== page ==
Module 2 case

Required Reading:
Behr, P, (2011). Many U.S. nuclear plants ill-prepared to handle simultaneous threats. Scientific American. Retrieved from:
Miller, R. (2007). Hurricane Katrina: Communications and Infrastructure Impacts. US Army War College. Retrieved from:
National infrastructure protection plan (2009). [Read 5.1 A. Coordinated National Approach to the Homeland Security Mission, pp. 71-75]. Retrieved from:
National infrastructure protection plan Website (2013). Retrieved from:
Transportation infrastructure protection (2012). The National ITS Protection. Retrieved from:
Grass GIS:
Examin Critical Infrastructure Protection (CIP) and intergovernmental approaches to safeguarding and to responses to natural disasters.
Read pp. 71-75. National Infrastructure Protection Plan (2009).
1. A category five hurricane hit the town of Jacksonville, Florida devastated the town crippling infrastructure including power to homes and businesses. The telephone lines were also destroyed. To add to the monumental task of locating, triaging, and securing the safety of citizens, looters have been stealing cooper from the inactive power lines. Motorists no longer guided by traffic lights, have been negotiating pedestrians and massive debris in the streets; the town is in chaos.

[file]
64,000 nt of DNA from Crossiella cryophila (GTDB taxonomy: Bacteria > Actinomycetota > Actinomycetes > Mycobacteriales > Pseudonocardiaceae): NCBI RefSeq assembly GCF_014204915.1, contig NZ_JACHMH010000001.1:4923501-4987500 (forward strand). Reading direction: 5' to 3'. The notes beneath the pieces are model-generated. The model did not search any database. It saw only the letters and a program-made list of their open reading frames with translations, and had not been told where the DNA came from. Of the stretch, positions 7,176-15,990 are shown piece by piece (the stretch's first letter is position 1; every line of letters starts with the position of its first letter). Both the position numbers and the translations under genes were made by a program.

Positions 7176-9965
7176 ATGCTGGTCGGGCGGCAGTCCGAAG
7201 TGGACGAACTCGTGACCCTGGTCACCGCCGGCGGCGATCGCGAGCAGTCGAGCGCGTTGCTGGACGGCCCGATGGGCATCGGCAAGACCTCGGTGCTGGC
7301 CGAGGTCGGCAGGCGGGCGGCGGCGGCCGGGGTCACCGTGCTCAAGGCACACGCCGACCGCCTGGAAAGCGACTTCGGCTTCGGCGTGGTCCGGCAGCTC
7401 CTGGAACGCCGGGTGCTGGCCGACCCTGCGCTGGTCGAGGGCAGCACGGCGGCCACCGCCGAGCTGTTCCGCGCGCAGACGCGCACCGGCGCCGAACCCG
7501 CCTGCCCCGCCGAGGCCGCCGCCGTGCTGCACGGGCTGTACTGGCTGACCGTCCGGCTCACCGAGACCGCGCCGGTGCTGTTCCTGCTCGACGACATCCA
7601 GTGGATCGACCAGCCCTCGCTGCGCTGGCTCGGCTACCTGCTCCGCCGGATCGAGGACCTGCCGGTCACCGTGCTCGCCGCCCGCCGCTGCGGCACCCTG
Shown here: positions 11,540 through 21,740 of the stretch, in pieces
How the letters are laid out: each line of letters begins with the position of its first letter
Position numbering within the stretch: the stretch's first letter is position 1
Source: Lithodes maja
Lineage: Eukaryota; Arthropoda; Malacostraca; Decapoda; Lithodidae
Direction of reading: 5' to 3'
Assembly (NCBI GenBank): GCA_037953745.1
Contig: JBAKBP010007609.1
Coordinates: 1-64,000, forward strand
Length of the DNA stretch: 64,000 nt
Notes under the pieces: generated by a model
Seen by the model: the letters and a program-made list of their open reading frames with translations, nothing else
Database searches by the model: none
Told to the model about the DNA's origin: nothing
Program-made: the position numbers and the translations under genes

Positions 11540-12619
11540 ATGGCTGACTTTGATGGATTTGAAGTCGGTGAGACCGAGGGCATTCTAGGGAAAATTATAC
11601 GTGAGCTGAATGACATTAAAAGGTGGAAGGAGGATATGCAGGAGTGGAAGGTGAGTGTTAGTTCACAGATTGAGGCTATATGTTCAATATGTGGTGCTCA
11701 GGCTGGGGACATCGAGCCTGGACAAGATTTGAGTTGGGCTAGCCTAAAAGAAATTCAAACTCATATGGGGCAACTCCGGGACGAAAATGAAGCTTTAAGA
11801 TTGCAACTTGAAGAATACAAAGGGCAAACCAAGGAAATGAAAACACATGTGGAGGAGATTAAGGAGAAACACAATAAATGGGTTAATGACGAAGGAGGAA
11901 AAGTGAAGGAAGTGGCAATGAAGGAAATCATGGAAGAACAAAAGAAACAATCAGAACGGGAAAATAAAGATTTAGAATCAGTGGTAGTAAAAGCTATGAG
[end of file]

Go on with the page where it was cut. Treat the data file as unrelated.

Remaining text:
• Explain the coordinated responses necessary to protect critical infrastructure and key resources (CIKR). Which agencies would be involved to restore normalcy in the Florida town? Note: There is no one answer.
• Go to GIS Lounge ( Look up explanation of GIS and Remote Sensing.
2. Discuss the combination of Remote Sensing (RS) and Geospatial Information System (GIS) in the transportation infrastructure protection, and flood risks of major rivers.

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